Cambridge Analytica Scandal Proves Need for Online Ethics

The tech story of the week: Cambridge Analytica. The London-based consulting firm became a household name last week after the New York Times  reported it had improperly harvested Facebook data from millions of users using a third-party app, in order to benefit the Trump campaign. Cambridge Analytica was able to collect information on more than 50 million users, one of the largest data leaks in the history of social media. Stolen data was then coordinated and used under the direction of Trump adviser Steve Bannon to influence the 2016 U.S. elections. This, of course, comes soon after Special Counsel Robert Mueller indicted 13 Russian nationals for using Facebook to interfere in the election.

The scandal has already had major consequences. On Friday, UK authorities raided Cambridge Analytica offices and servers in an investigation related to the Facebook hack and its use not only in the U.S., but on the Brexit campaign as well. Facebook head Mark Zuckerberg posted an apology and explanation on the platform, and has volunteered to testify before Congress. Backlash has been fierce, regardless, with many outraged at the breach of privacy and some leaving Facebook altogether – Elon Musk, included.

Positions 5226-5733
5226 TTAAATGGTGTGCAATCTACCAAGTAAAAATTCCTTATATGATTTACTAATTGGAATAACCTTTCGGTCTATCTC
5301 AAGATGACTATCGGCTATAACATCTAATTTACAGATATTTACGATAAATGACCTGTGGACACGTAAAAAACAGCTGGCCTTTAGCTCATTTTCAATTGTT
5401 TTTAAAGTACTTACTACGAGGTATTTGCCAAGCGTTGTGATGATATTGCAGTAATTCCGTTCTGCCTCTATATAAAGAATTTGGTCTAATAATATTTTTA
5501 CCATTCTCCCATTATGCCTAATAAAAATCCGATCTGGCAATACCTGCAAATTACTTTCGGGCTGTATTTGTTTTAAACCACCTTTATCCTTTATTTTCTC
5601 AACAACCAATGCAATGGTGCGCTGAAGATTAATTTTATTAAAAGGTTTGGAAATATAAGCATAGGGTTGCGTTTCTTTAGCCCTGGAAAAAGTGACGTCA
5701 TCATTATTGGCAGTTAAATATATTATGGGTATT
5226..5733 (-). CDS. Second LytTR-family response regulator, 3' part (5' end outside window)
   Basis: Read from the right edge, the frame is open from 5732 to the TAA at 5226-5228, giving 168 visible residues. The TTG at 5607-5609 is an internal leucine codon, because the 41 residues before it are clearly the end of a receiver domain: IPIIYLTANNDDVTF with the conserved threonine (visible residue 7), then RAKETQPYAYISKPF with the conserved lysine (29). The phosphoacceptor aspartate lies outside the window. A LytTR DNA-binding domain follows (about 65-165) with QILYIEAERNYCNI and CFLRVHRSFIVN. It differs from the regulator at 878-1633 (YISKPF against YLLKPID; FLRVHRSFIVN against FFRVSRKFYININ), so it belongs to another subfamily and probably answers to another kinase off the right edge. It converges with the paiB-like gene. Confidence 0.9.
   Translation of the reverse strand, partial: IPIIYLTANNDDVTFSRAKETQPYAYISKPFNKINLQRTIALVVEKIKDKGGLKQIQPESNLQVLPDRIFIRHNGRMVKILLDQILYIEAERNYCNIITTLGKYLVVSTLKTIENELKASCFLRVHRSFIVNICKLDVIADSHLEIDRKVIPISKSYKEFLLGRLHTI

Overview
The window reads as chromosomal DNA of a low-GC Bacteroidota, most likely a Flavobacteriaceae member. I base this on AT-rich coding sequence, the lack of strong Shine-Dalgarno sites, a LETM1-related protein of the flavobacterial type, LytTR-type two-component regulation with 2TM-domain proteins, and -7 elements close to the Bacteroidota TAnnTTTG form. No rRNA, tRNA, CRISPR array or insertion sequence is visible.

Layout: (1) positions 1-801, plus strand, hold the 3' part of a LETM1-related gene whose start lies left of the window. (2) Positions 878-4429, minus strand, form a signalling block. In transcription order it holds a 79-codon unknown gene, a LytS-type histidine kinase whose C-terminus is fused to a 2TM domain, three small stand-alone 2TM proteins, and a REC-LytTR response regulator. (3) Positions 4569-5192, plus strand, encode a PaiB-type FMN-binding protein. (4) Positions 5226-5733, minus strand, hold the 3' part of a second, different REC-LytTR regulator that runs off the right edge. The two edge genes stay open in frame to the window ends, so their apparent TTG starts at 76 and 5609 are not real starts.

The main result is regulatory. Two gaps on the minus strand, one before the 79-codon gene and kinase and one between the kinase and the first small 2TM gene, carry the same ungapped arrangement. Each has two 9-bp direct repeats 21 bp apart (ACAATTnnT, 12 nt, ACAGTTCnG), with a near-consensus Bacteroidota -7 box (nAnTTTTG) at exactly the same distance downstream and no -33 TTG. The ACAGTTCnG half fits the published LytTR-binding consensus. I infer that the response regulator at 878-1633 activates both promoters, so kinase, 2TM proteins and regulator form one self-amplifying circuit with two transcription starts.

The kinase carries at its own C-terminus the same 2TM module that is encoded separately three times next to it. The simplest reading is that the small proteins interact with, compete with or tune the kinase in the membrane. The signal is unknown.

This dramatic breach of privacy and misuse of online data raises again the question of how our data is used. The Boston Global Forum has published the Ethics Code of Conduct for Cyber Peace and Security (ECCC), which advises organizations and individuals on how to responsibly manage and navigate cyberspace. Among the many suggestions is that businesses should “take responsibility for handling sensitive corporate data stored electronically.” Cambridge Analytica proves how imperative this is. AIWS encourages companies and individuals to engage in responsible online behavior in line with our ECCC guidelines.